General Motors had its first customer go through its Crate Engine Build Experience. Jeff Kasper ultimately decided on building his own 505-horsepower Chevrolet LS7 crate engine at the General Motors Performance Build Center in Wixom, Michigan.
“The build program was the thrill of a lifetime,” said Kasper. “Going inside the assembly facility and actually participating in building my very own engine greatly exceeded my expectations – and I’d absolutely recommend it to every enthusiast.” However, as you will see below, not “every enthusiast” has the budget for the five-figure engine building experience.
The GM Crate Engine Build Experience is similar to Corvette Engine Build Experience which offers customers who intend to buy a Corvette Z06 or ZR1 the opportunity to build their own LS7 or LS9 V-8 engine.
“I inquired about building an engine, even though I wasn’t purchasing a Corvette,” said Kasper. “A few months later, I learned about the crate engine build program and made arrangements immediately. I was pretty much on the next plane to Detroit, as soon as I put in my order.”
Under the guidance of a “specially trained engine builder” Kasper did everything from installing the crankshaft to tightening down the intake. The Crate Engine Build Experience can be good for those who want to build their own performance engine, but don’t have access to all the proper tools.
“I don’t have a garage full of tools or the resources to build an engine myself,” said Kasper. “The builders there were great to work with and the whole experience was a lot of fun. It was fascinating to learn how these engines are built with a combination of hand-assembly techniques and some computer-assisted high-tech tools.”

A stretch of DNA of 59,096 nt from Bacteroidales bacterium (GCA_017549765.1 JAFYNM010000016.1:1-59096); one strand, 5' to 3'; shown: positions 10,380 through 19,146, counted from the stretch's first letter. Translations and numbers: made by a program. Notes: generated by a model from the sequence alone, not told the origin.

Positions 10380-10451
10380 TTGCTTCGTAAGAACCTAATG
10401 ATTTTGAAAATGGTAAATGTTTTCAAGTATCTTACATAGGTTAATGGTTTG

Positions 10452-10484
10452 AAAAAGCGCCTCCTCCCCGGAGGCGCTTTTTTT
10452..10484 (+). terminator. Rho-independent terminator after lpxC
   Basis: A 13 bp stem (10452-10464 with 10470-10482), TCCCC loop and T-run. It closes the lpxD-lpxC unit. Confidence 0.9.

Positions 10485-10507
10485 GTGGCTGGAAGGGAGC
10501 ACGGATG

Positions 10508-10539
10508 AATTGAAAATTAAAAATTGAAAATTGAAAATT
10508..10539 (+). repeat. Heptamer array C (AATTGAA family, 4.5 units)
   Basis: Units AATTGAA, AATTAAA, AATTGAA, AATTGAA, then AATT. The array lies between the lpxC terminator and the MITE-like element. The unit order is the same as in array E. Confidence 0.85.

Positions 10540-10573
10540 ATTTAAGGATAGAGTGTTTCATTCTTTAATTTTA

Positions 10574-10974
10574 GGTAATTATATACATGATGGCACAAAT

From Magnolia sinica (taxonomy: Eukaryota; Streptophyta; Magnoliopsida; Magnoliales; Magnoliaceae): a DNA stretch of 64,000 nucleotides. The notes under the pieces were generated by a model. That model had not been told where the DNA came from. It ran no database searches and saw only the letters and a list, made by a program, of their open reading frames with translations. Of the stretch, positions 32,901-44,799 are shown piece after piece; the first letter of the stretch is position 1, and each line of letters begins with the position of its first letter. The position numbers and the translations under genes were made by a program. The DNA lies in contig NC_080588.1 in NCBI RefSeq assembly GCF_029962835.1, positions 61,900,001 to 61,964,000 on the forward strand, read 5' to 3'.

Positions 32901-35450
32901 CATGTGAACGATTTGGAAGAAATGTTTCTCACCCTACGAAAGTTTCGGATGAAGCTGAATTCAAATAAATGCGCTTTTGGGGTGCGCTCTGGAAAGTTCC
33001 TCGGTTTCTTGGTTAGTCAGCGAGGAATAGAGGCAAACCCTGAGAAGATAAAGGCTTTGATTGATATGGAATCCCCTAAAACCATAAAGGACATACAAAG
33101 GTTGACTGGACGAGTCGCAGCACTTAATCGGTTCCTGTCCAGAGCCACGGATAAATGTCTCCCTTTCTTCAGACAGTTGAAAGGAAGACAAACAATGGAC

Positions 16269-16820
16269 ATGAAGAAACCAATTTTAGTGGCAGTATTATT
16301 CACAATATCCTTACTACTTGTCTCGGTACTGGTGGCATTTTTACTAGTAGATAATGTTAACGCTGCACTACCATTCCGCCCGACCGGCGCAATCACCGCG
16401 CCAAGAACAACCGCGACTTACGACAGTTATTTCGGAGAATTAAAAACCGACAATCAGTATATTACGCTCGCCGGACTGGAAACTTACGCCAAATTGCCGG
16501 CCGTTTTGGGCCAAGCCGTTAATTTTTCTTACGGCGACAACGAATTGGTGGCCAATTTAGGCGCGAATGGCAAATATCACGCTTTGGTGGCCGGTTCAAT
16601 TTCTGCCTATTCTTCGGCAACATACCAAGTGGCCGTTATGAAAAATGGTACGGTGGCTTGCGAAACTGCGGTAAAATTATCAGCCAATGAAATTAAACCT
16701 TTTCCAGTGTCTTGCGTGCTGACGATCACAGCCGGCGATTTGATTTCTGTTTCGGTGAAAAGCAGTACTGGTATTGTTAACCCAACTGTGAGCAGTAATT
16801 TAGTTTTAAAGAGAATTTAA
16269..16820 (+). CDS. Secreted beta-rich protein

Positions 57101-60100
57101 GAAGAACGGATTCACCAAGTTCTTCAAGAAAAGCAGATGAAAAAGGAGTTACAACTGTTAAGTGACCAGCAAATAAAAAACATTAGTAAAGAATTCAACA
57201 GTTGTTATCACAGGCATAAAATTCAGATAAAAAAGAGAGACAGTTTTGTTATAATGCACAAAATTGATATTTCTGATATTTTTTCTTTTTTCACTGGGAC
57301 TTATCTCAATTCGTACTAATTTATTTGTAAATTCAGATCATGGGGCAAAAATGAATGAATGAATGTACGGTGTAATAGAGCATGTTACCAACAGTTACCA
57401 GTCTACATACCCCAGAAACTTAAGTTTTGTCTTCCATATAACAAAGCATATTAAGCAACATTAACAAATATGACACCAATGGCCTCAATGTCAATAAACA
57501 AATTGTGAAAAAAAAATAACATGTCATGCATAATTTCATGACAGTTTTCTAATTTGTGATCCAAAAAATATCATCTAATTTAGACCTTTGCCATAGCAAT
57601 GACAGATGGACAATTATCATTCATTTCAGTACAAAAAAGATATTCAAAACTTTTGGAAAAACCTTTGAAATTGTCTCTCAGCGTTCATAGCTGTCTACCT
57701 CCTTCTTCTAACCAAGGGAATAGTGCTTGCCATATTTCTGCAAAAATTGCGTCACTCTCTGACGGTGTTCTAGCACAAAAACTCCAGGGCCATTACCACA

The customer’s final step in the build to affix the “assembled by” plaque on the engine inscribed with their name. After the build the engine is completed and put through a series of tests to verify the engine is ready for its new home in the customer’s project vehicle.
“I got the most satisfaction and pride when I heard my engine fire up for the first time,” said Kasper. “When the engine came to life, it was the payoff for a day’s work and it was a satisfying success.”
Participants are responsible for their own way to and from Detroit, but a concierge helps them coordinate the build and their stay, as well as transportation while in the city. MSRP for Kasper’s LS7 crate engine came to $22,756.10. The LS9 through the Crate Engine Build Experience lists for an eye-watering $32,050. Still that price includes Chevrolet Performance’s 24-month/50,000-mile limited warranty.
In comparison, GM’s E-Rod crate engine line can be had for significantly less. The 315-horsepower/355 lb-ft of torque 5.3-liter version of the E-Rod can be had for around $7200 and the 430-horsepower/424 lb-ft of torque 6.2-liter LS3 can be found for around $9500. Both E-Rod engines are complete from Mass Air Flow Sensor to catalytic converters and come with all necessary emissions equipment.
Do you think the Crate Engine Build Experience is worth more than $13,000 for 70 horsepower and 46 lb-ft of torque (or more than $22,500 for 208 horsepower and 180 lb-ft of torque), warranty, and the experience of building it yourself? Would finding a junkyard LS1, LS2, or LS6 and rebuilding it yourself be a better route?
Source: General Motors